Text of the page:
I sit for another forty minutes, repeatedly being kicked out of Transaero‘s woefully archaic booking system, and give up. A total waste of my time.
As I climb into to bed, I have a nagging feeling this bag contained a time-bomb.
I just hadn’t realised how much damage it was about to do.
Thursday 07 May 2015
I wake to an email from the promoter, who’s contacted the venue staff about the bag, and asked them when someone could open up. It’s 0800. Lobby is 0945, airport by 1030, flight to Toronto 1215. We don’t have a lot of time to get the bag back, if it’s there.
I sit down for breakfast in the hotel’s Irish bar. The strangest things, Irish bars outside of Ireland.
It’s okay. It’s hot at least, but I’m back to eating sweet granola and fruit, and bread – three foodstuffs that no one actually needs – albeit with cheese and eggs instead of jam or Nutella or whatever. Will joins me. We’ll swing by the venue on the way to the hotel to see if anyone’s there, knock a few local doors. The cab arrives and we stack our equipment and our cases in the back. We’re just putting the last ones in and Will drops to his knees in front of his suitcase, tearing it open.
Ah Jesus, no.
It was in the tote bag.
If you’ve toured you’ve lost something and the last thing anyone needs is a hard time when they’ve lost their passport and anyway, at times like these, getting angry doesn’t make any sense, and moreover, I’m not angry. I have a problem that needs to be addressed. It might be the biggest problem I’ve ever faced on the road, but this is why I’m here. We get in the taxi and I get on the phone to everyone I can think of who can help, marshalling forces around me. I speak to Kyle, our promoter, who will attempt to contact anyone with a key, including the owner. Melanie knows where the owner has breakfast and offers to run down there. We arrive outside. No one is in. The shops around it are closed. Will is checking the trash cans. The bag is not here. If we don’t get the bag, we don’t get the passport. I get on the phone to the British Consulate here and they are helpful. They can issue us an emergency document, for a fee, that will cover our journey through five countries, so that gets us to the US, and back to the UK, into Germany (next on the tour), Slovakia, Netherlands and Belgium. Wait. That’s six countries. So we need to pull the Belgian show?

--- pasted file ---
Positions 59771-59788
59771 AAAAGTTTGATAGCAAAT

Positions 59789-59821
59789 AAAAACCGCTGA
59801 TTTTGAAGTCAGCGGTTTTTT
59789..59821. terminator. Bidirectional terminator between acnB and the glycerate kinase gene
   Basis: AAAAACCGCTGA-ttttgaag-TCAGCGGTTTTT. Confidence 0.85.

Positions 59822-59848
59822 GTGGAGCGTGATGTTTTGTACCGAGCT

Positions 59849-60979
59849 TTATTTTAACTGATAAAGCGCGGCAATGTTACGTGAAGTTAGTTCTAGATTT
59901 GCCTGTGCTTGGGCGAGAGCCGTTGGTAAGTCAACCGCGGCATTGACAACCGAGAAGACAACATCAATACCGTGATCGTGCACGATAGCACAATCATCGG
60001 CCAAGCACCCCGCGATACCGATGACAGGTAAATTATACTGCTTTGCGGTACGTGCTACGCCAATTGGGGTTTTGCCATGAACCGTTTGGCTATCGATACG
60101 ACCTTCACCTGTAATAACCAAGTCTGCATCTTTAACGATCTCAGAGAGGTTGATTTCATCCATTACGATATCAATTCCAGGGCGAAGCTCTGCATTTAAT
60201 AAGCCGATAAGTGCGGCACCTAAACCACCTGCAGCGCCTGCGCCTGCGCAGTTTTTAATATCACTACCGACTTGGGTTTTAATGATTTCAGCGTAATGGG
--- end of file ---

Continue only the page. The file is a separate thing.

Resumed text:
That’s a problem for another day.
Let’s get the bag back.
Phone calls and texts continue to fly around. I decide we need to be at the airport no matter what. If the venue find the bag it can be brought to us by Kyle or Melanie who have both offered. We have to think positively.
In the cab on the way over a second problem hits me like a hammer: inside the passport is also Will’s US Work Visa. Even if we get an emergency document (which will necessitate a visit to the Consulate today at 4pm – and there’s no guarantee they can see us – and to the police station to file a report), we can’t continue the tour into the US. If we stay an extra day here we need to cancel Toronto. So that leaves Montreal, then… I’ll have to pull the rest of the tour. A disaster financially, and with a significant impact on our foundation-building in North America.
This is turning into a nightmare.
Then my US phone stops working.
We arrive at the airport and I speak to the WestJet check-in staff and explain the situation. They’re great. Patient and understanding. We’ll miss our flight, so they book us on the 4pm one, which buys us some time.
I set up camp at a table, plug my devices in, try and get my phone working again, call the US Embassy in Vancouver on my UK phone at £1.50 per minute and after wading through Needlessly Frustrating Automated Voice Bullshit I finally speak to a woman, and explain the situation.
“I need you to go to the following website, Sir” (she reads out the URL)
“Yep, okay, I’m there.”
“I need you to read the guidelines there, Sir”
“Yep, I’ve done that, but this concerns US citizens. We’re UK nationals
“I need you to read the guidelines, Sir”
“I have… I’m trying to explain that they’re not relevant to us, that we’re UK nationals, and I need advice that specifically relates to a UK national losing an O1 US Work Visa”
“Sir, read the guidelines”
“ARE YOU FUCKING KIDDING ME, YOU CALLOUS AUTOMATON. DON’T MAKE ME COME DOWN THERE AND BURN THE BUILDING DOWN” is what I don’t say, and hang up
I’m going to have to walk into the US Embassy tomorrow morning and try and get an appointment. Tomorrow is Friday. Chances of them issuing a new Work Visa on the same day? Not a snowball’s chance in hell. We could be in Vancouver until next week. Hotels we can’t afford. It’s hardly a one-horse-dorp, but Jesus. George and I discuss every option we can think of, and at this stage, no idea is too idiotic.
Kyle is now in touch with the venue. Someone’s about to go in.
I get on the phone to David in our label’s Montreal office, and email all at our US and Canadian offices, plus our North American booking agent, make them aware of what might be about to happen.